Biggest Mistake When Buying A Home With Solar
Even though solar has been around for a while, most non-solar homeowners do not understand just how it works. At first, the thought of buying a home with solar panels gets people excited. Everyone loves the idea of generating their electricity and paying lower electric bills. They typically do not grasp the limitations of the system and use electricity liberally. When the first bill arrives, they are shocked to learn that just because they bought a home with solar doesn’t mean they are generating unlimited energy.
Limitations of Buying A Home With Solar
Every household situation is different. Home solar systems are built to meet the specific power goals of the homeowner going solar. During the design phase, an energy consultant will look at their electric use over twelve months and consider everything from household size, near future appliances purchases, to the direction the home faces. If a household of 3 sells their home with solar to a larger family, chances are it will not be a big enough system to handle the new residents.
There are options available if this is the case. The new homeowners could cut their electric usage via more efficient appliances or monitoring coupled with smart home technology. Or they can upgrade their solar system outright. If you are unsure of the direction to take most solar installers can perform a system check and verify that all your equipment is functioning correctly.
In this case, a homeowner may opt to add more solar panels. Depending on the age of the solar system and the space available to expand, it could be an easy process. If it’s an older system, it may be challenging to match and add panels with the exact electrical specifications. Solar technology has gotten more efficient as the years have gone by, and many panels that were once popular are no longer produced. However, if the system is relatively new, it’s possible the panels are still being manufactured, so matching the aesthetic and electrical requirements would not be an issue. If space is limited, additional panels could be installed on a garage, gazebo, or suitable structure.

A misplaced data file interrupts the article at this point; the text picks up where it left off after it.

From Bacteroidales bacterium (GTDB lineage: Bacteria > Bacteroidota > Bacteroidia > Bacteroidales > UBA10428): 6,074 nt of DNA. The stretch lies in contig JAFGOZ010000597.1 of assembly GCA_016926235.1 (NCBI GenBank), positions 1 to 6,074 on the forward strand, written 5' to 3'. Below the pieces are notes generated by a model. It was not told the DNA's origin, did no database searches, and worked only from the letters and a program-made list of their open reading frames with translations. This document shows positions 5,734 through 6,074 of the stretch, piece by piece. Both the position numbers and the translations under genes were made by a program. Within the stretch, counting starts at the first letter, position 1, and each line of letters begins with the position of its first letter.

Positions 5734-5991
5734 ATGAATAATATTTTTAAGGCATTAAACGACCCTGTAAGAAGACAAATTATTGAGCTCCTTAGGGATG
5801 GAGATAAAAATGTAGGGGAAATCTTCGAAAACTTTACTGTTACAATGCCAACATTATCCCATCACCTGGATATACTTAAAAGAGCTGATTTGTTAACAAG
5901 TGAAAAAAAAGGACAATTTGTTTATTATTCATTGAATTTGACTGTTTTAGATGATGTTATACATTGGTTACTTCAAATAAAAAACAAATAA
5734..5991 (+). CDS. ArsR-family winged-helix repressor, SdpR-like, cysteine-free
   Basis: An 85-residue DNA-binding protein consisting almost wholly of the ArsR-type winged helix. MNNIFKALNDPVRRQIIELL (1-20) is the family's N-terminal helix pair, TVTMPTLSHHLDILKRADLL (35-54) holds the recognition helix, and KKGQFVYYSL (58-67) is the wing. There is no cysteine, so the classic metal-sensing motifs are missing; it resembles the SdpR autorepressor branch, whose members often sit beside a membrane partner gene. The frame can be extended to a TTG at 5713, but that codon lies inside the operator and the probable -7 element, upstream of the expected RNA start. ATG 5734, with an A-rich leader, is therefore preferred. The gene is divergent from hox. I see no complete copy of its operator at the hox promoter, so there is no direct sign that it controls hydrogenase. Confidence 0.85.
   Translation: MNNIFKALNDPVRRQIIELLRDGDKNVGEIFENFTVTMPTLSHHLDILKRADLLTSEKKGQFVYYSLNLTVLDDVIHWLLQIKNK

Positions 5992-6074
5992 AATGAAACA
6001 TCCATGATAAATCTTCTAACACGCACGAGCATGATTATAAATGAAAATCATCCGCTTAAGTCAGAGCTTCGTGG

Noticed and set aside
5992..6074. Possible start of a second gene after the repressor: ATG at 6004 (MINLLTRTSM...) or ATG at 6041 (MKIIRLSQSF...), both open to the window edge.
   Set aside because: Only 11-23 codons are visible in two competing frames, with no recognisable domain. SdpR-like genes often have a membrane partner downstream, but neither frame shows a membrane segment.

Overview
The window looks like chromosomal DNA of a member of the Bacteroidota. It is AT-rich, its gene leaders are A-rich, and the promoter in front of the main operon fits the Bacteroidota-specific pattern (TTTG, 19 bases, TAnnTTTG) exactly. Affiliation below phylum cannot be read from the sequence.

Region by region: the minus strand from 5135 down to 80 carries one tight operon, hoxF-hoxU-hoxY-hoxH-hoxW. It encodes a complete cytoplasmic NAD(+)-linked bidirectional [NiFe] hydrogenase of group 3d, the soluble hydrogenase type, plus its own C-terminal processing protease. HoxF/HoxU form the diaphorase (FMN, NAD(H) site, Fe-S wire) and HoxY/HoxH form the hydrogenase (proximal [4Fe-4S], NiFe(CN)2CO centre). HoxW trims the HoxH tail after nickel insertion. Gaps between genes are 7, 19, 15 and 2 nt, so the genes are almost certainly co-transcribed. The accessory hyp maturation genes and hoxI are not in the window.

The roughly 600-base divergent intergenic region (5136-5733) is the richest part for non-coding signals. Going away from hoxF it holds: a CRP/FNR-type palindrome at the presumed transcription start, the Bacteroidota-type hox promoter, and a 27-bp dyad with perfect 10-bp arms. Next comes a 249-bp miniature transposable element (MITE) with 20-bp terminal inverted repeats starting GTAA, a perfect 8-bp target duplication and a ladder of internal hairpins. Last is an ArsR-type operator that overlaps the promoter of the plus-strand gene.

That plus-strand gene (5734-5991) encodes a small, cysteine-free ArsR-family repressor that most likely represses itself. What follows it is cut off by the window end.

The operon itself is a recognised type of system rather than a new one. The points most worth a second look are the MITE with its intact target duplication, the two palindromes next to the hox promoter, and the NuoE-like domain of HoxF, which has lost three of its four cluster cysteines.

Upgrading Inverter Technology
When your panels generate solar energy, it is in direct current or DC. Since your home is powered by alternating current or AC, a conversion must take place. This happens via a solar inverter. Once popular for its simplicity of installation, the string inverter comes with some significant drawbacks. It is only capable of producing as much electricity as the least efficient panel in the string. So if a panel in that string is partially shaded or otherwise not producing as it should, it affects the production of the entire system.
An option for increasing your system’s efficiency and overall performance would be to upgrade to micro-inverters or install power optimizers. Microinverters are attached to each panel on an array. This way, the conversion from DC to AC happens at the source. If there is a panel failure or a shade obstruction, it will not affect the entire system.
In the same way, power optimizers can be installed on each panel, but instead of converting the electricity, it manages the flow of DC before it hits the string. This optimization makes the conversion to AC easier and resolves the efficiency issue if a panel is obstructed by shade. Both microinverters and power optimizers allow for monitoring the performance of the system down to the panel level.
If you’ve finally got the first bill from your new solar home or have received your True-Up bill and realize there’s a need to check your system’s health, contact us. We can evaluate your current situation and make the appropriate recommendations so your home solar system can meet your family’s needs. Call or text us today at 951-678-7733